Rules Enabling Act

Rules Enabling Act

Rules Enabling Act

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The Rules Enabling Act (ch. 651, , ) is an Act of Congress that gave the judicial branch the power to promulgate the Federal Rules of Civil Procedure. Amendments to the Act allowed for the creation of the Federal Rules of Criminal Procedure and other procedural court rules. The creation and revision of rules pursuant to the Rules Enabling Act is usually carried out by the Judicial Conference of the United States, the policymaking body of the United States federal courts.

While the courts exercised rulemaking powers granted to them under the Act without Congressional intervention for nearly forty years, Congress refused to allow the Federal Rules of Evidence to go into effect after their approval by the Supreme Court in 1973. The Rules of Evidence were eventually passed, with substantial changes, as legislation by Congress. Because of Congress's intervention in 1973 and subsequent years, the rulemaking powers granted to the judiciary by the Act have been reduced, causing the Act to command less importance in recent years. However, the Act still prevents litigants from challenging the validity of constitutional Federal Rules via the Erie Doctrine.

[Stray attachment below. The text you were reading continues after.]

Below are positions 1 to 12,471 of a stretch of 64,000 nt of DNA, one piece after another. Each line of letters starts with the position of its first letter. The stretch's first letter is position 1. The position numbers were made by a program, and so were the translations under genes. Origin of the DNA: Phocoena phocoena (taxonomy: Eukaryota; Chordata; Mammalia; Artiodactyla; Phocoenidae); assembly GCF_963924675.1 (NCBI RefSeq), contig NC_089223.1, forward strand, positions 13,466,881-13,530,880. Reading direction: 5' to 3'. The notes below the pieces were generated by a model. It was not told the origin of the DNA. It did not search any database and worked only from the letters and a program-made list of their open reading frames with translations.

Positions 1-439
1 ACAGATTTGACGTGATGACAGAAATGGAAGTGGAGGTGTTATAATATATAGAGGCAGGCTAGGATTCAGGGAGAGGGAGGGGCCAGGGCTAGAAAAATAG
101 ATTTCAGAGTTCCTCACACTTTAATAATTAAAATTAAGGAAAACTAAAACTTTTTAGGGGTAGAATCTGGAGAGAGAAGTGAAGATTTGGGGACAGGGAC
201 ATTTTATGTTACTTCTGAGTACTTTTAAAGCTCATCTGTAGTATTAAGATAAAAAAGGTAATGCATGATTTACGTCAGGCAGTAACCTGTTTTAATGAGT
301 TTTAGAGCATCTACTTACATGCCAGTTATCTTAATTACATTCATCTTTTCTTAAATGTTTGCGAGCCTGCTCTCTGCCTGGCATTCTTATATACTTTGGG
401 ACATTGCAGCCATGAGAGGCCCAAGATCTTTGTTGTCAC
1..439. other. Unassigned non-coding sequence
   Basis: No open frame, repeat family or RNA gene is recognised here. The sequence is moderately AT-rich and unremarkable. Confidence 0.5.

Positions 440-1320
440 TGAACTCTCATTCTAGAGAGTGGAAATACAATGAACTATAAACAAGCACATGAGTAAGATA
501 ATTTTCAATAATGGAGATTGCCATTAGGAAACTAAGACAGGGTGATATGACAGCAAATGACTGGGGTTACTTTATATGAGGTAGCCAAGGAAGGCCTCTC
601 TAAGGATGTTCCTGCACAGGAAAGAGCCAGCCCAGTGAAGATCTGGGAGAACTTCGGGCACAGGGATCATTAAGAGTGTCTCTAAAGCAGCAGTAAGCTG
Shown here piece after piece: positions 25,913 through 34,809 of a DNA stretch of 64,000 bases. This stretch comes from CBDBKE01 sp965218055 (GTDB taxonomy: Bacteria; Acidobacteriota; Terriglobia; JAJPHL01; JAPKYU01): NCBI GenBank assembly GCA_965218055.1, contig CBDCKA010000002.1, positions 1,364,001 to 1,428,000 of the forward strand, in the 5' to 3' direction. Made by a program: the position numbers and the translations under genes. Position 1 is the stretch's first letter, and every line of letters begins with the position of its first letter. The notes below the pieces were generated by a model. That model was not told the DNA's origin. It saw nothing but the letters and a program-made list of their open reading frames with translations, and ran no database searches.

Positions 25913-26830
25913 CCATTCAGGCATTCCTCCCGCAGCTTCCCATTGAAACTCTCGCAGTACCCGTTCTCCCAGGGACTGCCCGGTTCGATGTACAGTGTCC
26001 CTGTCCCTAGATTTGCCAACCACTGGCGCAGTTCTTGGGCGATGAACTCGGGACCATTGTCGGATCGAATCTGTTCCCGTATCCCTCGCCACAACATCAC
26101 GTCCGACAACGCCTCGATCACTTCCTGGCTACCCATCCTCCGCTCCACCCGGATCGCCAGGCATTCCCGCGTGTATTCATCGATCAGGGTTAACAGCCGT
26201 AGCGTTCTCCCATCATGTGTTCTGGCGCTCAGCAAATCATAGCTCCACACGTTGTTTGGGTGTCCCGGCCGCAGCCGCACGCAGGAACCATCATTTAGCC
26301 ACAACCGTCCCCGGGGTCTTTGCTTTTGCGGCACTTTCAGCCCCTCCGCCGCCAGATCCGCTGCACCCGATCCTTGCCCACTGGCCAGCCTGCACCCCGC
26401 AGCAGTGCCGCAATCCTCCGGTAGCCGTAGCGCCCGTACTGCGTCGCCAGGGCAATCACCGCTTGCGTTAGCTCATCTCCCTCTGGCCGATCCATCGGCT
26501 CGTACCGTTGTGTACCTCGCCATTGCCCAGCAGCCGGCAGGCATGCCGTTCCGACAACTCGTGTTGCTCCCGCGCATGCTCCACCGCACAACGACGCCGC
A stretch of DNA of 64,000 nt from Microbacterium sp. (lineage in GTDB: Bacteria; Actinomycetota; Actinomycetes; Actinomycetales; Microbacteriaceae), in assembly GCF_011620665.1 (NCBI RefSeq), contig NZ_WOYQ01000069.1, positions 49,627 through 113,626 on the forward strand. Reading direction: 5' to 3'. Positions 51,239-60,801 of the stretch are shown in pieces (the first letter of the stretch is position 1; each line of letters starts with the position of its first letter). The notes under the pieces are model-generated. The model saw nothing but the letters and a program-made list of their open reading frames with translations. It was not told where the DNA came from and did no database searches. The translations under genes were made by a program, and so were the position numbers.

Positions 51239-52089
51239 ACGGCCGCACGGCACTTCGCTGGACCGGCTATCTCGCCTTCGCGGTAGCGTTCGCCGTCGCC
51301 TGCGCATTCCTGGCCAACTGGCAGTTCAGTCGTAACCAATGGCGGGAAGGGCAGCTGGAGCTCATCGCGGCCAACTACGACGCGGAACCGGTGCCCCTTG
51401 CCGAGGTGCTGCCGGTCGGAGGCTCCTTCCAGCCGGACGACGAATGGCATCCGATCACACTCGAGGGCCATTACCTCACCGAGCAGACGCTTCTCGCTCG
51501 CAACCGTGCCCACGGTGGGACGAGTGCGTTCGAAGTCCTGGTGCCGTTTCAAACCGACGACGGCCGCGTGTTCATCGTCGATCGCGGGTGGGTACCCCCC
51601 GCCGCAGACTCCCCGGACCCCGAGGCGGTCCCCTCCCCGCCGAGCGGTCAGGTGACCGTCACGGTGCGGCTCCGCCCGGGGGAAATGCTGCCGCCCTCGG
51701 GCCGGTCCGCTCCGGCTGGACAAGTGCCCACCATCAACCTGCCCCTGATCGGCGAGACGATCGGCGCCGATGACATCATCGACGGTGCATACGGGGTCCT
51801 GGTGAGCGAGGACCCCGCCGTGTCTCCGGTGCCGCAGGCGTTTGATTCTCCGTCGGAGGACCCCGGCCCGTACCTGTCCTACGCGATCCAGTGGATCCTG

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  • by Peter G. McCabe (American University Law Review, v.44 #5, June 1995).

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